7 underrated whiskeys from renowned distilleries

7 underrated whiskeys from renowned distilleries

Laphroaig Quarter Cask

The taste of this scotch whisky it is influenced by its region, just like any other Scotch. Since it comes from Islay, this means it is not immune to the area's distinctive strong, smoky flavor, which many say is the result of its proximity to the sea and exposure to sea winds, as well as the use of local peat.

However, as this whiskey is matured in quarter casks, this gives it a distinctive and surprisingly complex taste which is on par with other whiskeys aged for six or seven years.

In particular, the taste is deeper, woody and stronger than it would otherwise be, without the aid of the smaller barrels. Other tasting notes include smoke, vanilla, peat, spices and a slight sweetness.

Why underestimated: Laphroaig is a very famous Islay distillery, famous for its entry level 10-year Laphroaig, one of the best-selling single malts in Islay and all of Scotland.

As with the Quarter Cask, even NAS whiskeys (without age declaration) can give you great emotions.

This single malt after the classic maturation in ex-bourbon American oak barrels, undergoes a further maturation in "quarters of cask", or 125 liter barrels (much smaller than the standard ones), in this way much more whiskey is direct contact with wood, consequently it matures earlier and with different characteristics.

Nikka Miyagikyo Single Malt No Age

Un Japanese single malt produced by the famous Nikka distillery, the same as the blended "Nikka from the Barrel".

The flavor is sweet, dark chocolate, freshly cut oak and puffs of smoke. The malt remains until the end, as the oak spice pleasantly intensifies. The caramel melts into a wonderful buttery note. 

The influences of the sherry cask are very delicate: everything revolves around malted barley and spicy oak spices. When I drink this, I think of the best single malt scotches of old.

Oban Distillers Edition

Oban DE is a single malt whiskey whose peculiarity is the finishing in Montilla Fino sherry barrels.

The oak notes dominate at first, but then the sea rushes back. The brine, hemp rope and a hint of smoke give way to broken peppercorns. Then this Oban gets more earthy, with flavors of heather, honey and almonds.

The Distillers Edition takes the solid foundation of Oban 14 years old and gives it an extra touch. There's quite a bit of complexity here, in Oban's typically understated coastal style. The Montilla Fino cask accentuates the fruity notes of Oban, without ever affecting its maritime charm.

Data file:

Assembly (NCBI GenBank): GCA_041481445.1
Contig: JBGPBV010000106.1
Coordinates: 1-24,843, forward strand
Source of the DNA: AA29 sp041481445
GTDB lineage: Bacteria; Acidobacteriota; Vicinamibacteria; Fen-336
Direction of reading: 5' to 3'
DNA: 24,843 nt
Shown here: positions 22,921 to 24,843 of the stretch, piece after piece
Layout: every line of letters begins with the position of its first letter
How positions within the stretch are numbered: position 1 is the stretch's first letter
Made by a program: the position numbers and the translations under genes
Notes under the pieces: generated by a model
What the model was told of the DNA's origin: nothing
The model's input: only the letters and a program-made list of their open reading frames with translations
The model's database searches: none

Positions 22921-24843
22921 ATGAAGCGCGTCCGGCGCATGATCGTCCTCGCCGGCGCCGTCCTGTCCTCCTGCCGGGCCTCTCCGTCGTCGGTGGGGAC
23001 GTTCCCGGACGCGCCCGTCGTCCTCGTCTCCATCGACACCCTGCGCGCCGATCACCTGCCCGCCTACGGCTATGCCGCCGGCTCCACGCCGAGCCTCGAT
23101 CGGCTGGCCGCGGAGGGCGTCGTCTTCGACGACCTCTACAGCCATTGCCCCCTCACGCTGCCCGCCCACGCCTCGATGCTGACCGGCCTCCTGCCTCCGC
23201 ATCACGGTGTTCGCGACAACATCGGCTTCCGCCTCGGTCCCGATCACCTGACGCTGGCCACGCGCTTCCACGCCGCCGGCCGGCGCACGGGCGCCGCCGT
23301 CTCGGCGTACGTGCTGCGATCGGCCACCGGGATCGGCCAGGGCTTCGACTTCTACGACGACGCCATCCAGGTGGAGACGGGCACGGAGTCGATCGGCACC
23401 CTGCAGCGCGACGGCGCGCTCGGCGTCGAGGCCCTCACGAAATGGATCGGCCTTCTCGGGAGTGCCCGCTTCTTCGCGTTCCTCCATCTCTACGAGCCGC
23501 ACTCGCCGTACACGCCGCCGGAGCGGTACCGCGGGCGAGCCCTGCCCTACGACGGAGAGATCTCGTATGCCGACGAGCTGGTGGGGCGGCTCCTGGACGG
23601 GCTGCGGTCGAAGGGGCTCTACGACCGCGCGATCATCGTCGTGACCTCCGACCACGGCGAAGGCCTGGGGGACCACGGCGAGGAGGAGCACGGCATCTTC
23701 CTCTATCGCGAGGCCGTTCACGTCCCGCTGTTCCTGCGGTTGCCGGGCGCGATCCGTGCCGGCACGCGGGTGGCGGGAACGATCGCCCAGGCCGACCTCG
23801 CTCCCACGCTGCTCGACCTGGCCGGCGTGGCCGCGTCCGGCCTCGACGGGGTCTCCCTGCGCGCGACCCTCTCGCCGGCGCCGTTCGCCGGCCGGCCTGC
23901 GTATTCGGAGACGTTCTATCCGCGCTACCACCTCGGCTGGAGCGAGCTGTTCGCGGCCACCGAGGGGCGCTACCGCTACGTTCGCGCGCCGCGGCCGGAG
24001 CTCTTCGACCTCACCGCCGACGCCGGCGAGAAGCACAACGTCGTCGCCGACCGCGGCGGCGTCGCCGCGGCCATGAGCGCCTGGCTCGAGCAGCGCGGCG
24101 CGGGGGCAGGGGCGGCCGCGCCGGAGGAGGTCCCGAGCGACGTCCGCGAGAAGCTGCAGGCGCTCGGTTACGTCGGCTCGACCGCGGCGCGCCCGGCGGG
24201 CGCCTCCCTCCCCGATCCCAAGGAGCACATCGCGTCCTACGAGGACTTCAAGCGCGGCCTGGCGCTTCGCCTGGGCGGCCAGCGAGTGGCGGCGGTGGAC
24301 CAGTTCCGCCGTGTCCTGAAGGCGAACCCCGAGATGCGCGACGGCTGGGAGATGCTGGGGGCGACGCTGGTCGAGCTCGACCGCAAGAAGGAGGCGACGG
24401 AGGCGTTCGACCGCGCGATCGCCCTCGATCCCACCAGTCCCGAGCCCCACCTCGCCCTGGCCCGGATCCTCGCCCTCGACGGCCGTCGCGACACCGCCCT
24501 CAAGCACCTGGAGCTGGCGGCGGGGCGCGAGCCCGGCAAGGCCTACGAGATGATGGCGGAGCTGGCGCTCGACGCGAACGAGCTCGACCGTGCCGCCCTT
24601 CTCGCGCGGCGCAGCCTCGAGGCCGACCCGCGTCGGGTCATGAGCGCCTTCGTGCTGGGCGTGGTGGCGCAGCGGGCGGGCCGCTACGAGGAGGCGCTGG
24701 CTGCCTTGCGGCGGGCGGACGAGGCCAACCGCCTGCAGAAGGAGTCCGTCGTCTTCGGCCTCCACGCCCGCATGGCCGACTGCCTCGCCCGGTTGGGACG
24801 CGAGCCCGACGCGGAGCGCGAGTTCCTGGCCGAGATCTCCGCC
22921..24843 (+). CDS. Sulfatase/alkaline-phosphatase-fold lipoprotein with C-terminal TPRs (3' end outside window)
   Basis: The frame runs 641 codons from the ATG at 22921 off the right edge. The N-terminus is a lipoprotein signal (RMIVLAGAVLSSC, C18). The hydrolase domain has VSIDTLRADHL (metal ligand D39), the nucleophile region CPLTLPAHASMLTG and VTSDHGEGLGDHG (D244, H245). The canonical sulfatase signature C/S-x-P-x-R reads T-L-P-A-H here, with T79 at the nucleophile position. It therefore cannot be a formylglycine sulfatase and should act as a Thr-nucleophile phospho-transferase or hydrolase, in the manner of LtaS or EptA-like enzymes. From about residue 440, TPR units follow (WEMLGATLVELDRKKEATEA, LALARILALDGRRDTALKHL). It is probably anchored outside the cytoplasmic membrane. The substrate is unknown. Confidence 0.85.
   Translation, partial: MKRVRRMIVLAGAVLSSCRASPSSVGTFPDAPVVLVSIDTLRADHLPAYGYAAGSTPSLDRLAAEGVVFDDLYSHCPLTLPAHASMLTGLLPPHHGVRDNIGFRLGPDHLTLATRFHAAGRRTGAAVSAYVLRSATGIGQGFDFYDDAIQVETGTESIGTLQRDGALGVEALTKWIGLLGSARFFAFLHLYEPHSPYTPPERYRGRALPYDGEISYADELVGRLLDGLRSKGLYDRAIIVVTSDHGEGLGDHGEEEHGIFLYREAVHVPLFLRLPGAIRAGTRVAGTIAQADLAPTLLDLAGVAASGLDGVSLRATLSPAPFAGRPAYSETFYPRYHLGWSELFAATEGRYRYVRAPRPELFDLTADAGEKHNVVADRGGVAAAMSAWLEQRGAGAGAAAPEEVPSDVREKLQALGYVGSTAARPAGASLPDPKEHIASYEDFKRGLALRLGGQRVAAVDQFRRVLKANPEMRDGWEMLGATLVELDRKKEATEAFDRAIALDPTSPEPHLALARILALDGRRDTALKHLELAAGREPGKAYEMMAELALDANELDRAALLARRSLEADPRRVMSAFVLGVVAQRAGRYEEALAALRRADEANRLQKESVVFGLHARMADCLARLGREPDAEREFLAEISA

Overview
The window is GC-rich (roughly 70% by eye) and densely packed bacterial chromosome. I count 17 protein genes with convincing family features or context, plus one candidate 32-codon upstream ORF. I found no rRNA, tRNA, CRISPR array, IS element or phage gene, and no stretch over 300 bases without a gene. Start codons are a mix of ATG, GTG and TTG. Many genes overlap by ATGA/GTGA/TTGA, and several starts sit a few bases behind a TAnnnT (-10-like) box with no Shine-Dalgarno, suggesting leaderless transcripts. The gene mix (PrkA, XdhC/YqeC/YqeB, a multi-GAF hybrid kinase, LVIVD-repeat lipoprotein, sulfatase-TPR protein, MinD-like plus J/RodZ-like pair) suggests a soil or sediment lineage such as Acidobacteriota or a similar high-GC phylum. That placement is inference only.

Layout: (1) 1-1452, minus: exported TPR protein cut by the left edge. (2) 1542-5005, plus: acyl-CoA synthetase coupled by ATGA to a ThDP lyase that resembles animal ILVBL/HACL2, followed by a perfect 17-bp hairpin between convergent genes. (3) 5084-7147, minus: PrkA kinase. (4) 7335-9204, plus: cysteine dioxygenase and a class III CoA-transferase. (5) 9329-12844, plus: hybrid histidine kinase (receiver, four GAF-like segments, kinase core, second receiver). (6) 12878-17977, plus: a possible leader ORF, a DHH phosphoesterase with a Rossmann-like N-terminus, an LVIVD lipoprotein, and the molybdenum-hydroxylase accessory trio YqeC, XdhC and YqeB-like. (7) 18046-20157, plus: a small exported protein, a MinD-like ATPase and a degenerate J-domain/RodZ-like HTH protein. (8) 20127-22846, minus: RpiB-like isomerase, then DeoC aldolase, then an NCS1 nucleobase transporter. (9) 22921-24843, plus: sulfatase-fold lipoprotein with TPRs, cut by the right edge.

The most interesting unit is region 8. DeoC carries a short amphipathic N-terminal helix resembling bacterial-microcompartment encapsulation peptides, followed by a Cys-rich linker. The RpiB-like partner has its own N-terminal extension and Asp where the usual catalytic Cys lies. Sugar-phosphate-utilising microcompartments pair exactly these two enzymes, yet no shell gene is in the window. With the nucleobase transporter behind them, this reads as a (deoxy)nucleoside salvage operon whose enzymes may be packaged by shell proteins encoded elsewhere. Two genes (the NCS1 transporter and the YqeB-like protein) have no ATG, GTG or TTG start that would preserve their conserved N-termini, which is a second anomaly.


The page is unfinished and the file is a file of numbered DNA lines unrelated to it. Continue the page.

Lagavulin 8 years

Il Lagavulin 8 years is a peaty single malt that is bottled with a strong 48% alcohol content, which should support its intense aromas.

A lot of smoke and earthy-mineral peat meet dark chocolate, sea salt, toasted hazelnuts and bark.

Extremely interesting thanks to intense smoke and notes of peat, it goes full throttle from the first second. This intensity is what makes this bold Islay whiskey so exciting.

Glenfiddich Fire & Cane

This is a single malt from Speyside and is part of the experimental series from Glenfiddich, one of Scotland's premier distilleries.

Although the distillery is famous and prized for producing non-peaty scotch, Fire and Cane is the first whisky Glenfiddich in which there is a peaty malt. It is in fact made by mixing two single malts (peaty and non-peaty) and aged in bourbon barrels and finished in rum barrels.

The nose is lively and a little smoky as expected, but even peat beginners shouldn't be put off, the smoke is barely noticeable. 

Notes of red fruit and burnt marshmallows are detectable under the initial push of the smoke, giving the whiskey an immediate sweetness. The palate is fun and unexpected. The texture is creamy and silky, with a bright and citrusy finish.

Caol Ila Moch

Caol Ila Moch is a heavily peated Islay whiskey that does not carry an indication of age. This whiskey has rough smoke and peat aromas its main distinguishing feature. All this is amplified by the classic preservation in ex Bourbon barrels.

For this whiskey the road is all uphill, being part of the same "stable" as a great classic like Caol Ila 12 years, appreciated by scotch connoisseurs and beginners.

Moch is a more "advanced" whiskey compared to the 12 year old, a product capable of giving more engaging sensations especially for a more expert audience who can find intense mineral notes of peat in this whiksy.

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